Mother’s Day

I always wondered if I’d have the courage to write without limitations here.  I too have spent a lifetime building walls to protect myself from the things that endanger or hurt me.  Walls protect us from invaders and intruders and my walls have protected me.   I am trying, as I write here, to lower my walls althought I confess that is not easy for me.

This was a painful mother’s day in the Rockind family.  My father in law is true hero, a representative of America’s Greatest Generation — the men who fought the Nazi’s and Japanese in World War II.  I would be impressed with him were there nothing else to his service record.  Yet there is more.  He was a Normandy . . . on D-Day.  One of those scared boys that we saw in the movie, Saving Private Ryan, wading through the bloodstained waters and sand to begin the fight against the Nazi’s.  He was wounded as well . . . shot by a German soldier.  He even returned to duty, eschewing the chance to go home.  A hero.  Before my wife was a glint in his eye, he was a hero to my family made up of Jews of Europe.  Barrell-chested with thick wavy hair, he seemed to embody that generation . . . confident, handsome, courageous and full of vigor.  He is much older now, I am sad to report and while he could fight through the Great Depression (as a child), the war and the Nazi’s, he is fighting a too-tough opponent — Father Time.  He is losing.  This was a painful Mother’s Day in our home.  My father in law, once so strong and capable, is quite sick.  I am choking back tears as I write this . . . it was painful to watch him on Mother’s Day.  It was even more painful to watch my beautiful wife and her mother.  I could feel and see their pain.

1000 miles away, my mother was in Florida.  She was having no easier a time.  This was her first Mother’s Day without her mother — my grandmother, of blessed memory.   She passed away recently.  Shortly after her husband, my grandfather.  Married for nearly 3/4 of a century, both Holocaust survivors, it turns out that she could not survive without her husband.  I guess when you live together so long you share so much . . . in this case, they shared a heart and when his stopped beating hers did too.  I knew my mother was suffering and I sent her a short message that I hoped would cheer her up . . . I talked to her later that day.  I was right.  She was hurting.  And it did make her feel better but she spent Mother’s Day in pain too.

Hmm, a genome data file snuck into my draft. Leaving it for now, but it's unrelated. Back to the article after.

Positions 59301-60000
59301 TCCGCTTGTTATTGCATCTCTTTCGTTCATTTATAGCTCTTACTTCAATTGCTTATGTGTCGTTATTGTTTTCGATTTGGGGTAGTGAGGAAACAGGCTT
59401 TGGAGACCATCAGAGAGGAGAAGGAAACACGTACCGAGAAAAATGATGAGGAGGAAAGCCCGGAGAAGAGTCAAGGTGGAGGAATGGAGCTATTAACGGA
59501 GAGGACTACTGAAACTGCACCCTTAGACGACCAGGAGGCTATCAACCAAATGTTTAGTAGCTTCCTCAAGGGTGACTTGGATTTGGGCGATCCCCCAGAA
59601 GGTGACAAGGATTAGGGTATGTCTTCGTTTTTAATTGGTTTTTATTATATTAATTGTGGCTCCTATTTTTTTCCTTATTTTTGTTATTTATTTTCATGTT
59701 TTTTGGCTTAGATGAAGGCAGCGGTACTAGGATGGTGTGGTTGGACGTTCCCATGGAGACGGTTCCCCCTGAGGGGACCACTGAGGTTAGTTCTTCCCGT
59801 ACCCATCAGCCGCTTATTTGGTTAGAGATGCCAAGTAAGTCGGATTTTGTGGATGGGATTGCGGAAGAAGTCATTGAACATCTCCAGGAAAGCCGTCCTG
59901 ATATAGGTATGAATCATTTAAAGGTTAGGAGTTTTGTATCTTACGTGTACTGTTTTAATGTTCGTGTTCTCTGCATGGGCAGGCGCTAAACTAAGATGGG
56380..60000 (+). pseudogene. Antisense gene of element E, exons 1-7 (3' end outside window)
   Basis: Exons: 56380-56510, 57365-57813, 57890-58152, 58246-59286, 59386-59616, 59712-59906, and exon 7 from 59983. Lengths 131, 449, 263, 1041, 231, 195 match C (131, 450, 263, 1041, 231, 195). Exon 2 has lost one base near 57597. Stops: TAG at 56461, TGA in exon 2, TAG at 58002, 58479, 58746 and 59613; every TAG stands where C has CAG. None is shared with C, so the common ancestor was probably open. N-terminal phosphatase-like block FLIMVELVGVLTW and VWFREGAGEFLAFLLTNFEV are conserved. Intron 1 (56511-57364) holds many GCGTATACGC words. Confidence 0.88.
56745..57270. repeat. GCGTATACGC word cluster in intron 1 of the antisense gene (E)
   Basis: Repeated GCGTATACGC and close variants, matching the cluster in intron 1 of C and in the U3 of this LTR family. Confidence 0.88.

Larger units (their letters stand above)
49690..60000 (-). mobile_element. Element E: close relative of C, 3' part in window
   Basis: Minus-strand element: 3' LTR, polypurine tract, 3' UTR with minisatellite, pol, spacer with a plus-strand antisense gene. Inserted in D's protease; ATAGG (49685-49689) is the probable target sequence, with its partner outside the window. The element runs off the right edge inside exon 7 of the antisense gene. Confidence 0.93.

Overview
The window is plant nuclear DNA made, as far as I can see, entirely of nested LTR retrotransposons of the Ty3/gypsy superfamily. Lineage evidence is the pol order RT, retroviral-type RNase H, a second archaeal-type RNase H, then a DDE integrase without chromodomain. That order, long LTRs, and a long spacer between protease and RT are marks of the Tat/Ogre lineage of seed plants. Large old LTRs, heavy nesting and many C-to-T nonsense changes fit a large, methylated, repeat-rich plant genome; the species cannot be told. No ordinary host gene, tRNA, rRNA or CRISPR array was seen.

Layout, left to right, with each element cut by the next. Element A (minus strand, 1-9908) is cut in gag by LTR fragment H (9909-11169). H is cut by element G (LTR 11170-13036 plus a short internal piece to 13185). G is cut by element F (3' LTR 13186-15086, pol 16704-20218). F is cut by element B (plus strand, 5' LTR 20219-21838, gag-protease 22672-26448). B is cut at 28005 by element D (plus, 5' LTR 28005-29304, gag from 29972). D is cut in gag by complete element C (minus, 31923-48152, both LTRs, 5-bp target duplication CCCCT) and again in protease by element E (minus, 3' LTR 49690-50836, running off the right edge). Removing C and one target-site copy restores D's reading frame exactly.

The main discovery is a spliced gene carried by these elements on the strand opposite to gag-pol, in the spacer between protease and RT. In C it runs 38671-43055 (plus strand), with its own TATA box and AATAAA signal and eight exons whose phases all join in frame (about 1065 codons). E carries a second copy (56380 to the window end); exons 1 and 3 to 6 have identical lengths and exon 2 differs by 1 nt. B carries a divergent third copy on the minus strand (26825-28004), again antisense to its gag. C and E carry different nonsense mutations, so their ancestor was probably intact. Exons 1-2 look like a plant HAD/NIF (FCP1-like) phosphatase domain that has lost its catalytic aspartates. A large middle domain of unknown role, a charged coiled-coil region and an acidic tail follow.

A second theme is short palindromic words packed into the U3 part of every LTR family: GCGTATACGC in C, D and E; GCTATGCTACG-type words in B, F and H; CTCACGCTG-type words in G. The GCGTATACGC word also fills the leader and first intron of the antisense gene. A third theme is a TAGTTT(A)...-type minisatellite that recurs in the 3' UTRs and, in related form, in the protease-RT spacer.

I reminded her in my note that when we were young, she’d sneak downstairs after a fight and comfort us — a reminder that we were still loved and that tomorrow w0uld be a new day.  My dad gave me my gift of gab.  She taught me love and compassion.  I love her.  I feel for her, this unique Mother’s Day — without her mother.  I have compassion for my ailing heroic father-in-law.  I spent Mother’s Day using that which my mother taught me.  It was a painful Mother’s Day but an important one. 

Please … look around.  Give someone in your life a hug.  Tomorrow could a day too late.


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